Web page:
This getting started guide covers system requirements, infrastructure, hardware test, reference designs and first reference switch project.
A micro-USB cable
4 unique MAC address stickers (one per 10G SFP+ Ethernet port)
The NetFGPA support package has:
Some useful reference designs include reference NIC, reference router, reference switch and reference switch lite. For example, NetSUME-FPGA will act as a learning switch if the reference switch project is loaded on the board. The incoming packets will be transmitted to the corresponding output ports, based on MAC address. Figure 1 shows the internal structure.
The switching process can be broken down into five stages:
After the user understand the basic concept and underlying principle, they can modify the switch to encrypt the received data using one time pad method: make a XOR between the Message and a key K.
User can implement a Verilog module that makes the encryption and decryption of the payload. It was designed as a finite state machine (three states) to detect the header, which remains as it is, and the payload. This module was packaged as an IP and will be introduced in the switch pipeline. There are two ways to integrate the obtained IP into the main project. The block diagram (block design) is for someone who is familiar with Vivado block design. The Tcl script is good for version control or letting user understand Vivado GUI.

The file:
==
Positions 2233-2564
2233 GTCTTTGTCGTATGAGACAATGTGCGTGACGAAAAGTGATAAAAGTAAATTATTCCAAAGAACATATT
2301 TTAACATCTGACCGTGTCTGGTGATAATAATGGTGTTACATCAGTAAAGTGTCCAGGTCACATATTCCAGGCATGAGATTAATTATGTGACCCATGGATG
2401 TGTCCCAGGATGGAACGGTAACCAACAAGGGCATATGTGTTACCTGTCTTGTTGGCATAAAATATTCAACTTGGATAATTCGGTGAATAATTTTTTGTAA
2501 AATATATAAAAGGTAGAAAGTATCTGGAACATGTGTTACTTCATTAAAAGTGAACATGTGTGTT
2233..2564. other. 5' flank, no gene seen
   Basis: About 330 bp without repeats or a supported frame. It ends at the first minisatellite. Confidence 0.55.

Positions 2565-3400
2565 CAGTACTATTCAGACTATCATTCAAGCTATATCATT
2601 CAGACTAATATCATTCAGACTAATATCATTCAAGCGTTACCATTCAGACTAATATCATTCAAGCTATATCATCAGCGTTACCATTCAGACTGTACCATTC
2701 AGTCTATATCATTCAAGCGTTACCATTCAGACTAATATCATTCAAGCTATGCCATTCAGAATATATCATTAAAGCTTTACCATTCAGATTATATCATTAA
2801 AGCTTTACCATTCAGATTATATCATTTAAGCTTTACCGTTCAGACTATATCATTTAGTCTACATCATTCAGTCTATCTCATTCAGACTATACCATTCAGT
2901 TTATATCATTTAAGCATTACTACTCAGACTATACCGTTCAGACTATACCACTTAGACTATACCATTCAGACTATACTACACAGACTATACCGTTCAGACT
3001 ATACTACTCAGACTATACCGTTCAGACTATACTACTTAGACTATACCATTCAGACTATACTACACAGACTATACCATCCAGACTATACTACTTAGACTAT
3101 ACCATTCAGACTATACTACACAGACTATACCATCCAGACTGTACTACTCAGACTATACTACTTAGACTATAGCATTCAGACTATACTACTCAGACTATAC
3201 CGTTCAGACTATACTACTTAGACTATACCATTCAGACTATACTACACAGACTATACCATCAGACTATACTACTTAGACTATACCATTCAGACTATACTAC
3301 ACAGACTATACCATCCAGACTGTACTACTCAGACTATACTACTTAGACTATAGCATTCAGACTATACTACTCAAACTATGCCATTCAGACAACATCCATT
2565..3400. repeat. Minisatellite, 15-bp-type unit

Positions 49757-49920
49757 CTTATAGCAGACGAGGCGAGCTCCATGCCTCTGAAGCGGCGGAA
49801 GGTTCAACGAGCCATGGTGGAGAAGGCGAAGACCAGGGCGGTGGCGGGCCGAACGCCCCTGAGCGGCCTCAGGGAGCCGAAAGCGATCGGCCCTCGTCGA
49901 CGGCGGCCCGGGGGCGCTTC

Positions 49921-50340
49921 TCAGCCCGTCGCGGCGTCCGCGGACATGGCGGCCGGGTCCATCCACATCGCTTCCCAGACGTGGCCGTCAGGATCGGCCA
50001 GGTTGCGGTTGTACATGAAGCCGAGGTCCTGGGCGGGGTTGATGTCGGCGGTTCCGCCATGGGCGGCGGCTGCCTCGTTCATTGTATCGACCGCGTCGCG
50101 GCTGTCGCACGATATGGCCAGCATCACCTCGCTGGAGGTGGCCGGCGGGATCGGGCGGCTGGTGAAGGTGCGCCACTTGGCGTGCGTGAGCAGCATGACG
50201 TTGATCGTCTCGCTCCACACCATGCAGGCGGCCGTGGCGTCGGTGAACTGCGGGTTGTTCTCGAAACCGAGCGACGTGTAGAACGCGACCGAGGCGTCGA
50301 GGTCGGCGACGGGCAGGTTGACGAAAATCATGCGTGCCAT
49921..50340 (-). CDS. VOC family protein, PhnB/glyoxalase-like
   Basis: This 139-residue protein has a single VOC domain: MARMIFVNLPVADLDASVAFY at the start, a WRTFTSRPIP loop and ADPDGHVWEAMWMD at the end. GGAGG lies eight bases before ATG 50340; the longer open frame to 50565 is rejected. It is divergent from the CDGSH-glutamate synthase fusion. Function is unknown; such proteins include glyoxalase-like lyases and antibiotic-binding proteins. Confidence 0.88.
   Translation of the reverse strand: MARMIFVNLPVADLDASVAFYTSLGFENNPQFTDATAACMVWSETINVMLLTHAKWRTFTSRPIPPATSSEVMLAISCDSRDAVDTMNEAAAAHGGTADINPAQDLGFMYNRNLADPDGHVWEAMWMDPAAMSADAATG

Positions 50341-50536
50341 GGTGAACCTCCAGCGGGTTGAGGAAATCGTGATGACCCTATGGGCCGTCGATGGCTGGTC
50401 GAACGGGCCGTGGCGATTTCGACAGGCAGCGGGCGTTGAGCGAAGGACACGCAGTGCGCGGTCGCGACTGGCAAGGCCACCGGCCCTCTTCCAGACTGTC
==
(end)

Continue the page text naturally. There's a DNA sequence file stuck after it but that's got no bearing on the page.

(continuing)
After the encryption, Figure 2 shows the modified structure called Crypo-Switch.
Now, user can run the simulation and debug the design. The simulation allows user to test the design without requiring lengthy synthesis process. Because the NetSUME-FPGA board has a complex FPGA architecture, the bitstream generation process takes more than 45 minutes. The simulation will be run in Vivado Simulator. To generate Ethernet packets, we used Scapy. The details is at https://github.com/NetFPGA/NetFPGA-SUME-public/wiki/NetFPGA-SUME-Simulations .
Once the user validate the design through simulation, they can generate the bitstream and upload it on the board. This approach is suitable for digital designers who know Verilog or VHDL and aim a high-performance system. For a software engineer or someone who want to parse the incoming data and take action based on the packet header or payload, they should use P4. P4 is a high level programming language that is used to describe packet processing logic and to implement forwarding-plane of network elements. Users can describe the logic in P4 and use Xilinx SDNet. The code can be compiled under Xilinx SDNet and the complied design can be uploaded in NetSUME-FPGA. There is a simple switch example based for NetFGPA SUME in Xilinx SDNet (/opt/Xilinx/SDNet/<version_number>/data/p4include/sume_switch.p4). Figure 3 shows the switch architecture.